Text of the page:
Public Folder Migration to Exchange Online (500k Folders) Part 6 — Monitoring and Fixing the Sync (3/3)
Quick Jump Guide
Part 1 — Preparing for Migration (1/2)
Part 2 — Preparing for Migration (2/2)
Part 3 — Starting the Migration Request
Part 4 — Monitoring and Fixing the Sync (1/3)
Part 5 — Monitoring and Fixing the Sync (2/3)
Part 6 — Monitoring and Fixing the Sync (3/3)
Part 7 — Completing the Batch
Part 8 — Testing & Unlocking Public Folders
Part 9 — Post-Migration Issues (Hierarchy Update)
Part 10 — Post-Migration Issues (Access Denied Deleting)
Part 11 — Post-Migration Issues (Add/Remove Permissions)
Part 12 — Decommissioning on-premises Public Folders
By now you’ve had a very relaxing few months letting all your data sync seamlessly yes? (yeah right!). You are nearly there, just a few mailboxes left to reach that mythical “Synced” state we read about…
While everyone’s environment is different, it’s likely that Mailbox1 will be your biggest pain point. This is because only Mailbox1 holds the master hierarchy so it syncs permissions and all mail-enabled Public Folders among others.
Step 13 — Fixing Mailbox1
After Mailbox1 has synced your folder hierarchy, synced the data and copied all folder permissions, you think yes! finally made it… Only then for it to run an Incremental Sync and fail.. NO….!
Examining the logs you will likely see lots of these ”FOLDER could not be mail-enabled. The error is as follows: ‘No mail public folder was found in Active Directory with OnPremisesObjectID=xxxxxxx’”
This is why Step 6 was so important to get right. Don’t panic though, it’s all fixable, and you can resume the failed job by using Resume-PublicFolderMailboxMigrationRequest.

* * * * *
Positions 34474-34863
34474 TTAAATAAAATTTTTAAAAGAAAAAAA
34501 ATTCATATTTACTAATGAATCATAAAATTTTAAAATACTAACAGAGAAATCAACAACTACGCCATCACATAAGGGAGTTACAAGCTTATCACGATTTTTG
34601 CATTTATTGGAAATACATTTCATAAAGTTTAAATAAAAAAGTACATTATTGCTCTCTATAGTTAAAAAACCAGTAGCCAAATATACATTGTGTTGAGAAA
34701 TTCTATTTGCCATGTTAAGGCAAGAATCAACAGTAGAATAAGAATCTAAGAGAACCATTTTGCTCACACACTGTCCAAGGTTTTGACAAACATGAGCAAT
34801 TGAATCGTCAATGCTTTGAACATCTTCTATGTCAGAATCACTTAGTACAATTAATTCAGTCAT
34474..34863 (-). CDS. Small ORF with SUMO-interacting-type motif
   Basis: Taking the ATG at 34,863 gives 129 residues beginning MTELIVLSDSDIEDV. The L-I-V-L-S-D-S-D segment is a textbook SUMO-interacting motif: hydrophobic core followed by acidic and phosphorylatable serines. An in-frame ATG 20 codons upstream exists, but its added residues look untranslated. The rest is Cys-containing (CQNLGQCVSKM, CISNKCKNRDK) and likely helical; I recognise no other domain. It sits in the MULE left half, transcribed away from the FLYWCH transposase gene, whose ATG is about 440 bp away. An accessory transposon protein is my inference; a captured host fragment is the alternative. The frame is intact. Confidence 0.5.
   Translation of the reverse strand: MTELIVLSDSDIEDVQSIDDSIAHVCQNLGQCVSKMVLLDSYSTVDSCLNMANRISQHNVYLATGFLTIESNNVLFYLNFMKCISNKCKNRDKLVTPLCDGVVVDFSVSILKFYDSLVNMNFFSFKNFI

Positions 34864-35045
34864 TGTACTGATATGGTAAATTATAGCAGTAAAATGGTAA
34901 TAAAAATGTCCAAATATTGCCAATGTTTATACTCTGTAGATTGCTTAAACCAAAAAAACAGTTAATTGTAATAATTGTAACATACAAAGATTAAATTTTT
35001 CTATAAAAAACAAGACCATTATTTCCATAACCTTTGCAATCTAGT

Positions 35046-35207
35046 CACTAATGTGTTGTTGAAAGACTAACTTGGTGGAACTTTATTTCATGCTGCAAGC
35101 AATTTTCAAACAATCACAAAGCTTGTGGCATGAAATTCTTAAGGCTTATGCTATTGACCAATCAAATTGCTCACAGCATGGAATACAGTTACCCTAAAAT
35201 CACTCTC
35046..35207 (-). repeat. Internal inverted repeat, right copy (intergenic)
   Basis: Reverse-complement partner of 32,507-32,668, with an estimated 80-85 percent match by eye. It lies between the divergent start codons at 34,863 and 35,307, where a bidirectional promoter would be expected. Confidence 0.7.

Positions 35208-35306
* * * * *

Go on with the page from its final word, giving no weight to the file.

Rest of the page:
As we can see from below, running Get-PublicFolder on the Exchange 2010 server for that folder, shows that MailEnabled is actually False…
So why is it trying to mail-enable that folder during the migration? Answer, because you still have the object in the MESO OU.
You have two options here to fix this.
1. Find and delete the object in the MESO OU
2. Either rerun the Sync-MailPublicFolders again to have it create the object if possible. It may fail due to the alias having a space in the name. Or create the alias manually yourself using the New-SyncMailPublicFolder cmdlet and linking it to the OnPremisesObjectID in the report.
In our case we only had a few that we’d missed, so a simple change in ADSIEdit to remove the space in the alias and a rerun of the Sync-MailPublicFolders script fixed the issue.
If everything then goes according to plan, after you resume Mailbox1 and wait for it to re-sync, you’ll see this!
“All mail public folders in Active Directory were successfully linked to their corresponding public folders”
After over twelve months and two failed sync attempts we were finally in this “Synced” state. You see… it does exist!